Juvenile Lyretail Hawkfish (Cyprinocirrhites polyactis) fight the current as they swim, picking out bits of zooplankton. Lyretail Hawkfish, also known as Swallowtail Hawkfish, are quite distinct from other hawkfish species (Cirrhitidae). They are the only species within the Hawkfish family that venture into open water to catch their food, which consists of copepods and small crustaceans.
All other hawkfish are demersal feeders, living and feeding on or near the bottom and are lie-in-wait predators, targeting small fish and crustaceans.
Just like all other hawkfish species, these juveniles lack a swim bladder. Consequently, most Hawkfish prefer to rest on objects such as coral branches, rocks, and sponges. The absence of a swim bladder makes it challenging for them to swim against the current, often resulting in an inability to maintain neutral buoyancy. Additionally, it requires significant effort for these fish to control their height, depth, and speed within the water column. Since these hawkfish rely on the current to capture their food, they are commonly found on steep slopes and small coral heads exposed to the current in the Indian and Pacific Oceans.
They are found from the warm waters of the East African shores to the colder reefs of New Zealand.
The beautiful, brightly coloured juveniles lose their blueish-pink colouration upon reaching adulthood. Adults display a more orange, salmon, or peach coloration, often with yellowish tail base and red to brownish blotches. Like many fish species, they undergo significant colour transformations from their juvenile to adult stages.
These small fish typically grow to a size of around 15cm/6inch and live in small groups. These aggregations frequently settle on by current exposed rocks covered with soft corals or sponges.
It is believed that Lyretail Hawkfish are protogynous hermaphrodites, starting their lives as females and later transitioning to males. Therefore, it can be assumed that the juveniles captured in this underwater video footage are likely female.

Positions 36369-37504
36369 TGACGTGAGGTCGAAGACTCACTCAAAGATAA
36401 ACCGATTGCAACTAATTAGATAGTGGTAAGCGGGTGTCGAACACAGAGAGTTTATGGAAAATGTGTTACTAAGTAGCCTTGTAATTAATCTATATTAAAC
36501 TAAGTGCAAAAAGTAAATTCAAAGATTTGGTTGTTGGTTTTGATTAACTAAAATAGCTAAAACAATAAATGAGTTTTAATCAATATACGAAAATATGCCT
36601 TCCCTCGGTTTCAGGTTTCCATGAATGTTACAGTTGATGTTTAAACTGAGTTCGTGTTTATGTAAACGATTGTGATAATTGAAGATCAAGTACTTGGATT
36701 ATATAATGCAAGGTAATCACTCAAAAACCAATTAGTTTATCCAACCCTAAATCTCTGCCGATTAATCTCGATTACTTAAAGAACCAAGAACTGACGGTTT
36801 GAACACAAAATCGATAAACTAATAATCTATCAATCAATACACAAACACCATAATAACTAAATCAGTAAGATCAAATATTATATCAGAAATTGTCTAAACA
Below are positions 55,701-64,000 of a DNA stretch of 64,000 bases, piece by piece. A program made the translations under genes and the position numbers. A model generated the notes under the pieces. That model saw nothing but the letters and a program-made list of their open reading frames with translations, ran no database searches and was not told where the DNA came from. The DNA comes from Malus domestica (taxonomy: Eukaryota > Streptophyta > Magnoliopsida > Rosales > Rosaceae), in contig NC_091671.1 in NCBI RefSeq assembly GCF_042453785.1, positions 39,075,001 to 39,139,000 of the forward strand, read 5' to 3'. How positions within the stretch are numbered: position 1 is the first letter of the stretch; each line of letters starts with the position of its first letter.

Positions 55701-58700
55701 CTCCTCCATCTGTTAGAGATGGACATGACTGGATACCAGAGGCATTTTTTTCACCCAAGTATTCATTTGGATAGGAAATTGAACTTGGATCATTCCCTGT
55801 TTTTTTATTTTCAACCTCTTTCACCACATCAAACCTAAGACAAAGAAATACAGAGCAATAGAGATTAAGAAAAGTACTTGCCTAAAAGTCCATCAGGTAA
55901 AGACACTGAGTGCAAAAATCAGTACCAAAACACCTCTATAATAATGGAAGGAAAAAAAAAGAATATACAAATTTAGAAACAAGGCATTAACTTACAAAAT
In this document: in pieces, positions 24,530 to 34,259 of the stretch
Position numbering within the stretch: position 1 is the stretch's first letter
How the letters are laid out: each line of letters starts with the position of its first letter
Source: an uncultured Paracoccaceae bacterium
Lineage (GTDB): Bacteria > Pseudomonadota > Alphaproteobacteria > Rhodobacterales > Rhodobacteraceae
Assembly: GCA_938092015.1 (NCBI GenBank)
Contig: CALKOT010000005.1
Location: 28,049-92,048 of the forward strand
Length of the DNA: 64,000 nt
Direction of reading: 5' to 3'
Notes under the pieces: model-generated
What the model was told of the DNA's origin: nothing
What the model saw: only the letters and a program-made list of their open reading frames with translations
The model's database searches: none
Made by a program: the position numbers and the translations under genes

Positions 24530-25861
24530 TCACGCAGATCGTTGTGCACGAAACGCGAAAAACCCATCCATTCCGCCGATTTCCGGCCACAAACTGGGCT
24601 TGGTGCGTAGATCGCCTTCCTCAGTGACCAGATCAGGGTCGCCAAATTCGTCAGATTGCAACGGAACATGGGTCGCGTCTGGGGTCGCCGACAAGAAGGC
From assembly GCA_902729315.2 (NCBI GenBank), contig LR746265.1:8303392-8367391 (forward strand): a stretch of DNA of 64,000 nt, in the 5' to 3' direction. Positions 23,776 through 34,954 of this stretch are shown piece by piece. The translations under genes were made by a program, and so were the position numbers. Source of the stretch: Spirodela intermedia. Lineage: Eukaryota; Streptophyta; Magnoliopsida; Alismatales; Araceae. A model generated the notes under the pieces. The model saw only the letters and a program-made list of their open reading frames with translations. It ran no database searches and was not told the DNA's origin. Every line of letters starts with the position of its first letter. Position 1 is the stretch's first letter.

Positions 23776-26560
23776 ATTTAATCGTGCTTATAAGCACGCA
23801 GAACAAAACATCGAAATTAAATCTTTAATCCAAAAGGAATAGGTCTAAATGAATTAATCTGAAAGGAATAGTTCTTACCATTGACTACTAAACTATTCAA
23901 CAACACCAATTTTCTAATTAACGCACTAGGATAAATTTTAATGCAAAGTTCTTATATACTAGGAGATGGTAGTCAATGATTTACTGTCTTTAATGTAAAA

Similar to all species of hawkfish, they have cirri (slender or hairlike filaments) attached to the tips of their dorsal fin spines. Lyretail Hawkfish stand out from their relatives due to their lunate caudal fin (tail) with elongated lobes resembling a lyre or swallow's tail.
Due to their resemblance to many anthias species (Anthiinae) in terms of size and colouration, they are often overlooked by scuba divers, underwater photographers, and videographers.
Filming these juveniles proved to be quite a challenge. Given their size of only about 4cm/1.6 inches and their constant changes in height and speed, it was nearly impossible to keep a single individual perfectly centred in my viewfinder. I spent more than 20 minutes attempting to capture good footage of these beautifully coloured juveniles.
In general, it is advisable to position oneself at a right angle to the current when filming fish facing that particular direction. A perpendicular shot, as shown in this video clip, allows for the capture of more details. However, positioning oneself at a 45° angle would provide better depth perception. Unfortunately, it was impossible to obtain footage of these juveniles from that angle as with each attempt they darted away toward the safety of their soft coral bush, which they called home.
Thanks to the use of keyframes while editing the recorded footage I was able to keep the fish in the middle of the image.
This short underwater videoclip has been filmed in Mauritius 🇲🇺
For another in-depth description about hawkfish please go to our vlog post 163 or click on this link: https://www.beyondscuba.com/post/pixy-hawkfish-cirrhitichtchys-oxycephalus
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